I would like to start of by expressing my joy and knowledge of the closing of this semester as another door opens post graduation. I was not aware of the the experience I was walking into when I first signed up for this course. Before this semester, I did not know that the university offered service learning classes that collaborated with the community, or I would have signed up much sooner! As an anthropology minor, it had been a while since I last took a course relative to the field so this was a great way to remind myself why I had chose it in the first place. It seems though, that the days flew by too fast for data collection than I would have liked.
Overall, the way the project stands and how it was introduced at the beginning of the semester, reflects a very promising growth. It was interesting to see the work that other students and Dr. Rowe had started before and everything that is to be accomplished. This course is a wonderful opportunity for students to be actively engaged in their work instead of being stuck in a classroom. A hands on experience really helps provide a different and fulfilling environment for those involved, that you wouldn’t necessarily get from a regular class schedule. Also, it being in the spring semester really gave us a variety of weather to work with. It made the semester interesting and informative, while also sparing some days to gather and meet in a familiar setting of a white board class.
I typically found myself more inclined to do data collection, than the mapping. Though I did see a little bit of the mapping process that took more time and focus. It was fairly easier and much quicker to do data collection of the graves for the roughly 2.5 hours at the cemetery. Everything was inputted via mobile, which made the need for pen and paper that much more convenient. At times, the ordering of the graves and the faded numbers made it some what difficult to find but once you found one, the process was smoother to continue. I was not always familiar with the stone types and materials, so having a sheet with the descriptions was very helpful. ( Access to it online would have been nice as well )
Also, the rulers with a clip were better for carrying, or at least a bag to carry everything would give a more manageable way to hold and input data on your phone. And even though it did not use mobile data to upload, my battery went by quickly so I had to make sure to have it completely charged before arriving.
One thing I wish I had or had access to for everyone, would be some brushes to clear dirt away from carvings or sunken graves. At most, I cleared what I could to have the most data for each grave number. The ones with little to no marker or information were the simplest but also an assortment of unique and interesting finds. From metal to all different stone materials and special trinkets. Common last names in the hidalgo county, and some I never heard before. There are people buried from the 1800’s and 1900’s of all ages, each with their own story.
With death there is also life, and I felt that our work really helped care and fill in missing gaps.
When you first come into the cemetery, there is a distinction between sections of the cemetery. Others you can see are very well managed and in better condition. So I always felt that what we did each day was very important. Especially when we have gotten the chance to receive attention and help spread the history and purpose of the project. In return, being able to help family members find loved ones who could be located somewhere in the cemetery was also rewarding. What was lost could be organized and readily accessible with the on going work of the HCPCP. That’s really what made each day worthwhile and exciting to go. Each small detail was equally important to create something better. Everyone before, during and after as the semesters continue will each add on their work and gain something in return.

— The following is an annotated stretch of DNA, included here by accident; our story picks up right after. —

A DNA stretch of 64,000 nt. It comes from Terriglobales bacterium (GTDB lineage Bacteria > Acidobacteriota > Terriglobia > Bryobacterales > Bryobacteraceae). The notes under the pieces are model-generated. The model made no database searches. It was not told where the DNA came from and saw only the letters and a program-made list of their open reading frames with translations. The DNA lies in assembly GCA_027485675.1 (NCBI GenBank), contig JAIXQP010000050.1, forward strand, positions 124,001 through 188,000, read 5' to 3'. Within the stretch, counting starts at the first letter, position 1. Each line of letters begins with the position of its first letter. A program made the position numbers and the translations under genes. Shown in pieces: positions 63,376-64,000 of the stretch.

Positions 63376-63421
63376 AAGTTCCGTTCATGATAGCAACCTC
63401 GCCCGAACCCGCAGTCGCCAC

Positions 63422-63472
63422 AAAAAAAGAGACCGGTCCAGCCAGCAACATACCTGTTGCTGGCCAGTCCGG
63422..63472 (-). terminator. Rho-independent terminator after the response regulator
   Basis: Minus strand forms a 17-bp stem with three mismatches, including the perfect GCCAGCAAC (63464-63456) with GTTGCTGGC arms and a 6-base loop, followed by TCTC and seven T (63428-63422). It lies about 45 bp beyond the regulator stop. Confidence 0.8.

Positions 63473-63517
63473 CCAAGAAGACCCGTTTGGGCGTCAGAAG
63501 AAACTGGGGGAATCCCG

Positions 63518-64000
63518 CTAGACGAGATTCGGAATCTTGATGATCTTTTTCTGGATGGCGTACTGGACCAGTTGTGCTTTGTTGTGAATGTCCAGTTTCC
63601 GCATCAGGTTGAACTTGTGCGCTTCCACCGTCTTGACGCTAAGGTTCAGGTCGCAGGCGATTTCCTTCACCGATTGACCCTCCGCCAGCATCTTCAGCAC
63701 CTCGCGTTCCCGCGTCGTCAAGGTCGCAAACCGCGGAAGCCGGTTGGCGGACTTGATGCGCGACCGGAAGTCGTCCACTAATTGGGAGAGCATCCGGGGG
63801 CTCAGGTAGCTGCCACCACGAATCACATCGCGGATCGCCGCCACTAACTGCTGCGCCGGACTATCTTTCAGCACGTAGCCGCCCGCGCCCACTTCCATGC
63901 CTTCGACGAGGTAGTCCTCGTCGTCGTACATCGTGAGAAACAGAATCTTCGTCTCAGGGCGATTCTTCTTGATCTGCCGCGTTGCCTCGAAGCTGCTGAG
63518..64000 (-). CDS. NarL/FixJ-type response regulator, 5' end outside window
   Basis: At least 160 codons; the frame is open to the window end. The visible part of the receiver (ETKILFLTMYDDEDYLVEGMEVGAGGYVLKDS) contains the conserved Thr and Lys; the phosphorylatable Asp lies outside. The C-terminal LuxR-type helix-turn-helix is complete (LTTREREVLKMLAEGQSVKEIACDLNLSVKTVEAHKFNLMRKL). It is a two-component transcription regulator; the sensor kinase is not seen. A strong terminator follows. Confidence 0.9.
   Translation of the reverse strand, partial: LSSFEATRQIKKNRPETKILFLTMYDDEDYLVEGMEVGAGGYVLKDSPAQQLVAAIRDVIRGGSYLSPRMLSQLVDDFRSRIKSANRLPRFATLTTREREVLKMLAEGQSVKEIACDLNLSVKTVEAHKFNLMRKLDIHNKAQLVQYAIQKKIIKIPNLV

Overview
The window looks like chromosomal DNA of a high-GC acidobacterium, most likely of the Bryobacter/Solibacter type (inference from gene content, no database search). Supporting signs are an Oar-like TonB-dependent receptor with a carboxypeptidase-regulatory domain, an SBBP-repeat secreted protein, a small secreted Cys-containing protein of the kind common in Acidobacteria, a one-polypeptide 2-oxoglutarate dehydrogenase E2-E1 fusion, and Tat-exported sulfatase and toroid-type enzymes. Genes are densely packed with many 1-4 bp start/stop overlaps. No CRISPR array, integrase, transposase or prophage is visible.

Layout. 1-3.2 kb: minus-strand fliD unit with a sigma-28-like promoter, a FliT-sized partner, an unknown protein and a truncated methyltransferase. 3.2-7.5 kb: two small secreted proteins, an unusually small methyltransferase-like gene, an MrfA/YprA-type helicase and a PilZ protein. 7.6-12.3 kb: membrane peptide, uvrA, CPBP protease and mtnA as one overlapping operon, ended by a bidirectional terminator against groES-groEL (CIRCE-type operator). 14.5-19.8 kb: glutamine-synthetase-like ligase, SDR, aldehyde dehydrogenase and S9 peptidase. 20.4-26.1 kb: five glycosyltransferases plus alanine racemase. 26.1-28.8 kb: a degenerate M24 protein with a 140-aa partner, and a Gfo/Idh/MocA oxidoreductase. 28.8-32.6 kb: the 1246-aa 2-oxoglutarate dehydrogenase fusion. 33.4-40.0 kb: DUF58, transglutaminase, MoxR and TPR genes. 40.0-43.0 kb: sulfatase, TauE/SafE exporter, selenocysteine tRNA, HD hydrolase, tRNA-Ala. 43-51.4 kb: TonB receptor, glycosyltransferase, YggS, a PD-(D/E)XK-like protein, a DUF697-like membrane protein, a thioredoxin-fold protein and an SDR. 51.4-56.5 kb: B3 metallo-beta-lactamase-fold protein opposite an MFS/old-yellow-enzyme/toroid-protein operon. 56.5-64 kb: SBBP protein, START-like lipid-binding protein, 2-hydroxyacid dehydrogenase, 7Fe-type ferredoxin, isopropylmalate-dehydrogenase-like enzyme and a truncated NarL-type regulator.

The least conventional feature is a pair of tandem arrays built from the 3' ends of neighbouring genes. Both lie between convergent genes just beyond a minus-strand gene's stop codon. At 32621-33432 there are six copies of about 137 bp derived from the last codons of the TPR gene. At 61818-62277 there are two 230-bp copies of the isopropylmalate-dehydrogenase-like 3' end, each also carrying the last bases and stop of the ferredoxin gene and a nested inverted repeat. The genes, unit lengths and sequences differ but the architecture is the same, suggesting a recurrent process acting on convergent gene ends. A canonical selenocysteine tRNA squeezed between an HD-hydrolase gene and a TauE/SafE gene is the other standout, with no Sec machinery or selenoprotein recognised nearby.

Ultimately with this course I have been able to know a part of a history so close to home, do work in an outdoor setting that provides experience and working together with the community to make a difference.
Being a part of the Engaged scholar symposium for the service learning poster was also a gratifying opportunity to work with a group of students eager to share the project. For what is being done should not be left unnoticed but shared with the rest of the community. These blogs especially, are an open door for us to share that experience and to connect others with the project. There is a lot to see when viewing the page but also much to fill in the process and I can’t wait to see what it looks like in the end!
The flexibility of this course allowed me to balance my focus on other classes and learn new things every Friday for class at the cemetery. Each day by filling in more information and being able to organize a rather large spread sheet of data. Its flexibility encouraged me to write these very blogs and learn new/different perspectives on articles. I think it added an extra and important touch to the hands on work, being able to read information and other students views.
With the Hidalgo County Public Cemetery project I have gained insight and knowledge of different forms of public archaeology, how to communicate archaeology, ethics, the importance of technology and community, to working together for a greater benefit. Both at home readings and blogs with the work done at the cemetery blended well to help better my knowledge. Hopefully there is more to learn and gain from this partnership as each student and community partners share their service.